From test brew to national launch. The new IPA from Brewery Jacobsen – Yakima IPA – has been extraordinarily well received in Danish bars and restaurants and is now launching in bottles.
Since the introduction in March 2017, Jacobsen Yakima IPA has managed to become the third most sold variant of Brewery Jacobsen – and that’s solely based on the sale of draft beer. After just a short time, despite limited supply, Jacobsen Yakima IPA accounted for 11% of Jacobsen’s draft beer volume in 2017.
“Yakima IPA’s success in Danish bars and restaurants is the reason we have decided to launch the beer in bottles. Now everybody can taste the hoppy variant – both when out and when at home,” says Frederic Viking, Brand Manager at Brewery Jacobsen.
Brewery Jacobsen’s ‘Brewer’s Tap’ is a draft beer concept where selected customers in the on-trade regularly gets to taste an assortment of beers, which are otherwise not available on the market. It can be an entirely new type of beer or a classic. In spring last year, Jacobsen Yakima IPA was first introduced on the brand-new draft beer system ‘DraughtMaster’.
”The Brewer’s Tap really allows us to test new ideas and different taste variants. We get speedy constructive feedback from both customers and consumers, and that’s exactly what happened with Yakima IPA,” explains Frederic Viking. Viking refers to the demand that arose as Jacobsen Yakima IPA was first tested in the trade. Later it rolled in with requests to buy extra kegs and in the end, the brewery had to initiate a whole new brew to keep up.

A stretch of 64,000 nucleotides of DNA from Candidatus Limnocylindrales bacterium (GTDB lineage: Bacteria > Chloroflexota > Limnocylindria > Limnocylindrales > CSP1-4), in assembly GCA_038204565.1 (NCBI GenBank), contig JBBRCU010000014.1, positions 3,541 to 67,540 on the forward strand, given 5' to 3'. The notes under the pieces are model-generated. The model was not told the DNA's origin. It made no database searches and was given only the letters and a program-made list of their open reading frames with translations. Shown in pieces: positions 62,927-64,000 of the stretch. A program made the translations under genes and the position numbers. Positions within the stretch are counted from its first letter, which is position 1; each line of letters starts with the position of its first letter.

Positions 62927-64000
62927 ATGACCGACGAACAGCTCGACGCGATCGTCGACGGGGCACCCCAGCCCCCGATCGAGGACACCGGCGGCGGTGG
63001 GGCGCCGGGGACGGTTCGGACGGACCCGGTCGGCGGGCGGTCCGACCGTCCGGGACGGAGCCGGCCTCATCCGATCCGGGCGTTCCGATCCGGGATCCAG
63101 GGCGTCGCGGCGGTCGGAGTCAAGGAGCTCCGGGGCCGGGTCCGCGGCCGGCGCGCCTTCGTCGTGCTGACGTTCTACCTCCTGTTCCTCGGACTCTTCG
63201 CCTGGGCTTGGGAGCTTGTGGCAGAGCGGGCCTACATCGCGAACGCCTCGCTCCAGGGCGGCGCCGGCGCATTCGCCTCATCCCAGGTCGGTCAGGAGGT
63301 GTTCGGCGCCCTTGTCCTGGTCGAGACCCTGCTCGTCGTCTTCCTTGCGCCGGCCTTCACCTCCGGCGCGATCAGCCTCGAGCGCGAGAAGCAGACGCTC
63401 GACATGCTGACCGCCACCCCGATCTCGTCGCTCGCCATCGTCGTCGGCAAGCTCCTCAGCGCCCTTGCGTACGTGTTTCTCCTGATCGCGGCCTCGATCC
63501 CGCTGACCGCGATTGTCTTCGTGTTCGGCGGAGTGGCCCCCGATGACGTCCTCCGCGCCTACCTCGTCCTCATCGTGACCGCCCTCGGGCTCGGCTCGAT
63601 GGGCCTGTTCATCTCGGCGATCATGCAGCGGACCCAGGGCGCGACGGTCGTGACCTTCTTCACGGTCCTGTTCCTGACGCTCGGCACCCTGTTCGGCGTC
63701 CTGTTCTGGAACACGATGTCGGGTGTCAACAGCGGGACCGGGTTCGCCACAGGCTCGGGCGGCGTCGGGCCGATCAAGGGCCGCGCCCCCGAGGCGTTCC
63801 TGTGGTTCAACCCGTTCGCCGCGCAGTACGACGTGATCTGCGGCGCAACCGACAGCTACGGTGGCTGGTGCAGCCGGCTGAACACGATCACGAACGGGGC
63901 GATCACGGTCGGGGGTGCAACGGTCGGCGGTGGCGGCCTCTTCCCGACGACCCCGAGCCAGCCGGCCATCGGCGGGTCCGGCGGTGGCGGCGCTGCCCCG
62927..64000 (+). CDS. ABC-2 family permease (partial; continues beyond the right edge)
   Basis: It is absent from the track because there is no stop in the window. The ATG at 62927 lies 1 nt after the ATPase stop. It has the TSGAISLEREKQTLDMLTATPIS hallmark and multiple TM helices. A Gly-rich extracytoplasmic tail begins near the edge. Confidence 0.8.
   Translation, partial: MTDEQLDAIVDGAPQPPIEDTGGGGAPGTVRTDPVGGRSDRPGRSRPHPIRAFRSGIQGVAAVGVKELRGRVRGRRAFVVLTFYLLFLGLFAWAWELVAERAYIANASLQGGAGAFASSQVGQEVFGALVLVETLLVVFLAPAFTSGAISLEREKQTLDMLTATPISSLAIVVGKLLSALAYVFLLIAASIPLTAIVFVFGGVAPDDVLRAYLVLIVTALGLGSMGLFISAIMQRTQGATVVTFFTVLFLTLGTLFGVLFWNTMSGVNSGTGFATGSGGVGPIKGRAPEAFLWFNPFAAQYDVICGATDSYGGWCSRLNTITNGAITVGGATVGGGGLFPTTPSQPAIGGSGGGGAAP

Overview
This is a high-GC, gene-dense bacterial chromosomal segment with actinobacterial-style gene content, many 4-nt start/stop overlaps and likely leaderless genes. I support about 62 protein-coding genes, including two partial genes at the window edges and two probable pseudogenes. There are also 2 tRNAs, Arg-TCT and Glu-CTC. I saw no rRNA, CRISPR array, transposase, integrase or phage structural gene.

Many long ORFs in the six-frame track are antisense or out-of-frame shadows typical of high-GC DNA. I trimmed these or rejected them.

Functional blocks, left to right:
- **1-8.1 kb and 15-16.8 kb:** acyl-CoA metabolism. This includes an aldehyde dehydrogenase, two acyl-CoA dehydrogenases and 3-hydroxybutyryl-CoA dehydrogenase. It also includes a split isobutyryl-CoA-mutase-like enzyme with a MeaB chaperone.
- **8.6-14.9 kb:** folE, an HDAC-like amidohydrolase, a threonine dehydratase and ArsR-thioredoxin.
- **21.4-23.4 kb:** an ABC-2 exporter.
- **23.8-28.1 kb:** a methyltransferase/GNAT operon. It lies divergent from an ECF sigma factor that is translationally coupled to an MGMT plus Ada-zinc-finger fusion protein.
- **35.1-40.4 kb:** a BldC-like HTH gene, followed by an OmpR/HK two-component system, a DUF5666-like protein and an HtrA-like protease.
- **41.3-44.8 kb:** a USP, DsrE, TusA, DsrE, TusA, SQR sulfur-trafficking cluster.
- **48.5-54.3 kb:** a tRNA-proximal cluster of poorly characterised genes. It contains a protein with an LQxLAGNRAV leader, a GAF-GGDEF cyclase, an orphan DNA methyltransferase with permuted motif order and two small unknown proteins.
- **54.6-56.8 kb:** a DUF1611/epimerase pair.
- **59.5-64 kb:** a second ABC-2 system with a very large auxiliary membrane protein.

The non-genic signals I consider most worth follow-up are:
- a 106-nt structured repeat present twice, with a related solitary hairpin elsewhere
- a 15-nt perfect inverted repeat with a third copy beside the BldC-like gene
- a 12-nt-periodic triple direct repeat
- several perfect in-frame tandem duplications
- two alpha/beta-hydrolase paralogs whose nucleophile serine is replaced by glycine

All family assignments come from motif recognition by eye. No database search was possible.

”Yakima IPA has a fantastic aroma profile with an almost tropical fruit twist and fits perfectly with the spirit of time. We expect there to be a big un-used potential for Jacobsen with those people, who really appreciates hops’ exotic aroma,” says Frederic Viking.
Jacobsen Yakimi is the hoppiest beer that has ever been brewed by brewery Jacobsen, who already has Jacobsen India Pale Ale in the portfolio. IPA, as a beer type, has experienced a rising popularity over the past 20 years. Earlier, however, it has mainly been IPAs with a high hoppy bitterness that dominated the market. In the new generation of IPAs, the focus has instead shifted towards hops aroma.
"We can without doubt say that Yakima IPA differs from our existing IPA variant, which has an English touch. Jacobsen Yakima IPA is brewed on a selection of hop varieties, all from Yakima Valley in Washington State, US – the first place to commercialize hops in 1876,” says Frederic Viking.
IPA is an abbreviation of India Pale Ale, but in reality, the beer does not have a lot to do with India. When the Brits colonized India, pale ale was a popular beer type back in England. More and more British moved to India and so did the demand for pale ale. Regular pale ale had, in the meantime, difficulties making the journey all the way to India, and the English therefore got the idea to add extra hops; a natural preservative that helps strengthen the beer’s stability. India Pale Ale was born.